There are various sources of evidence demonstrating that chiropractic care is effective for low back pain.

evidenceBelow are a selection of some of the more recent articles and the summaries of their findings;

1.         European Commission Research Directorate General (2004) European Guidelines for the management of acute non-specific low back pain in primary care

The summary of recommendations for treatment of acute non-specific low back pain included consideration of referral for spinal manipulation for patients who are failing to return to normal activities.

2.         Meade et al (1990) Low back pain of mechanical origin: randomised comparison of chiropractic and hospital outpatient treatment. BMJ 300; 1431-1437

This large UK trial funded by the Medical Research Council (MRC) compared chiropractic and hospital outpatient treatment for managing low back pain of mechanical origin. Outcome: chiropractic treatment was 30% more effective than hospital outpatient management, mainly for patients with chronic or severe back pain

3.         Meade et al (1995) Randomised comparison of chiropractic and hospital outpatient treatment for low back pain: results from extended follow up. BMJ 311; 349-351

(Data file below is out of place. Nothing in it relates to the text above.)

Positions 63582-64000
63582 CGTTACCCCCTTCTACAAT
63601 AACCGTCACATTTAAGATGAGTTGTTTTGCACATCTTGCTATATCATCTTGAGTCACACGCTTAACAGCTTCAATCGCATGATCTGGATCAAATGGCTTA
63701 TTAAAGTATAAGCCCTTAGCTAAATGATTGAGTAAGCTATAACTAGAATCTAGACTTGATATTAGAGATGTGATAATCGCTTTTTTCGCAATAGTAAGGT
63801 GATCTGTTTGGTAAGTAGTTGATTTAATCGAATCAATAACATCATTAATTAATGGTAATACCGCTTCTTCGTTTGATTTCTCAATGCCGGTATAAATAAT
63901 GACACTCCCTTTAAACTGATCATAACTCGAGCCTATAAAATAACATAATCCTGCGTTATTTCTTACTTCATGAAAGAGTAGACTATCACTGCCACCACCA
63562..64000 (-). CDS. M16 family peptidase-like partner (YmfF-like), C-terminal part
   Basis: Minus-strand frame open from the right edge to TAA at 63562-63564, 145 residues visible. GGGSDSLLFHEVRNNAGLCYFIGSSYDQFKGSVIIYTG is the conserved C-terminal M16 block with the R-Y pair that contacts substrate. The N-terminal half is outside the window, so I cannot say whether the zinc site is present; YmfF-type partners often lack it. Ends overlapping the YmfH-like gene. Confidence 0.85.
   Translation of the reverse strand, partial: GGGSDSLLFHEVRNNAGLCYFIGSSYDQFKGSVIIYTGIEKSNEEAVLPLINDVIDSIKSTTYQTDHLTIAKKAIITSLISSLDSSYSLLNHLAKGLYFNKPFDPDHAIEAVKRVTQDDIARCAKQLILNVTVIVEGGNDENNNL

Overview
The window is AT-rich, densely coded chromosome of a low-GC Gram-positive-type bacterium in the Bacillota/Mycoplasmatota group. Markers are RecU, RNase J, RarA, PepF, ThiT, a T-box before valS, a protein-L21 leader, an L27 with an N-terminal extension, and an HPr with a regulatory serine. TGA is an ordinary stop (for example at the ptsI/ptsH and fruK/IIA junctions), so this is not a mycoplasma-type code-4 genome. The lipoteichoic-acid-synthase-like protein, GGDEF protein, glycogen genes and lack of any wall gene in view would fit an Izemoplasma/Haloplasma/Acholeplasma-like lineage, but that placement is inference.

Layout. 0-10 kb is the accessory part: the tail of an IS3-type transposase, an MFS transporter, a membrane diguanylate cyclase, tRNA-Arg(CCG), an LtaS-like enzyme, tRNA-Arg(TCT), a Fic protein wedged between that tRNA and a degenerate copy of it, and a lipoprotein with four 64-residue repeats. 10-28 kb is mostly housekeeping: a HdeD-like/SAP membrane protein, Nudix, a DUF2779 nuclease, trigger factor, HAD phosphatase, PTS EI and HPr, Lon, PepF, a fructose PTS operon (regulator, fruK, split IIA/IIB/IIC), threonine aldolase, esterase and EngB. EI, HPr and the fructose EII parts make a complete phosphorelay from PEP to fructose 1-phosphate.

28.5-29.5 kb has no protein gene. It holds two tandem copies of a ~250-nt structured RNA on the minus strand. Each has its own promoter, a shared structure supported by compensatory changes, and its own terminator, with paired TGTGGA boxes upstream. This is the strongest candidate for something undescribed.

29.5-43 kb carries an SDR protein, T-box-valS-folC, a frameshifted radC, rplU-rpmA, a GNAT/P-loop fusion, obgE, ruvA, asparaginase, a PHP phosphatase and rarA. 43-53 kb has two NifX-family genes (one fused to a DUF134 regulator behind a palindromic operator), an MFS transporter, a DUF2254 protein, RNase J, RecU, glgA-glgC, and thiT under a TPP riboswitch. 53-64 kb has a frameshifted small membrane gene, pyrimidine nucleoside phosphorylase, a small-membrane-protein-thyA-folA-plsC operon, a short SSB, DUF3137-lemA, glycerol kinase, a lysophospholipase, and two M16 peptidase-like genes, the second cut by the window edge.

This follow up trial conducted in 1995 funded by the MRC, confirmed the findings of the earlier report – patients with low back pain treated by chiropractors derive more benefit and long term satisfaction than those treated by hospitals.

4.         RCGP (1999) Clinical Guidelines for the Management of Acute Low Back Pain

Manipulation can provide short-term improvement in pain and activity levels and higher patient satisfaction. The risks of manipulation are very low in skilled hands

5.         UK BEAM Trial Team (2004) United Kingdom back pain exercise and manipulation (UK BEAM) randomised trial: effectiveness of physical treatments for back pain in primary care. BMJ 329:1377

This recent MRC-funded study estimated the effect of; adding exercise classes, spinal manipulation delivered in NHS or private premises, or manipulation followed by exercise in comparison to “best care” in general practice for patients consulting with back pain. The study summerised that spinal manipulation with and without exercise showed additional improvement at 3 and 6 months compared to ‘best care’. Manipulation was found to be a cost effective addition to ‘best care’ for back pain in general practise and manipulation alone is better value for money than manipulation followed by exercise.

6.         NHS- National Institute of Clinical Evidence (NICE) ‘Referral Advice- A guide to appropriate referral from general to specialist services’   Encourages manipulation therapy to help restore function. December 2001.NICE Guidelines; In May 2009, The National Institute for Health and Clinical Excellence (NICE) published new guidelines to improve the early management of persistent non-specific low back pain.

The guidelines recommend what care and advice the NHS should offer to people affected by low back pain. NICE assessed the effectiveness, safety and cost-effectiveness of available treatments and one recommendation is to offer a course of manual therapy, including spinal manipulation, spinal mobilisation and massage.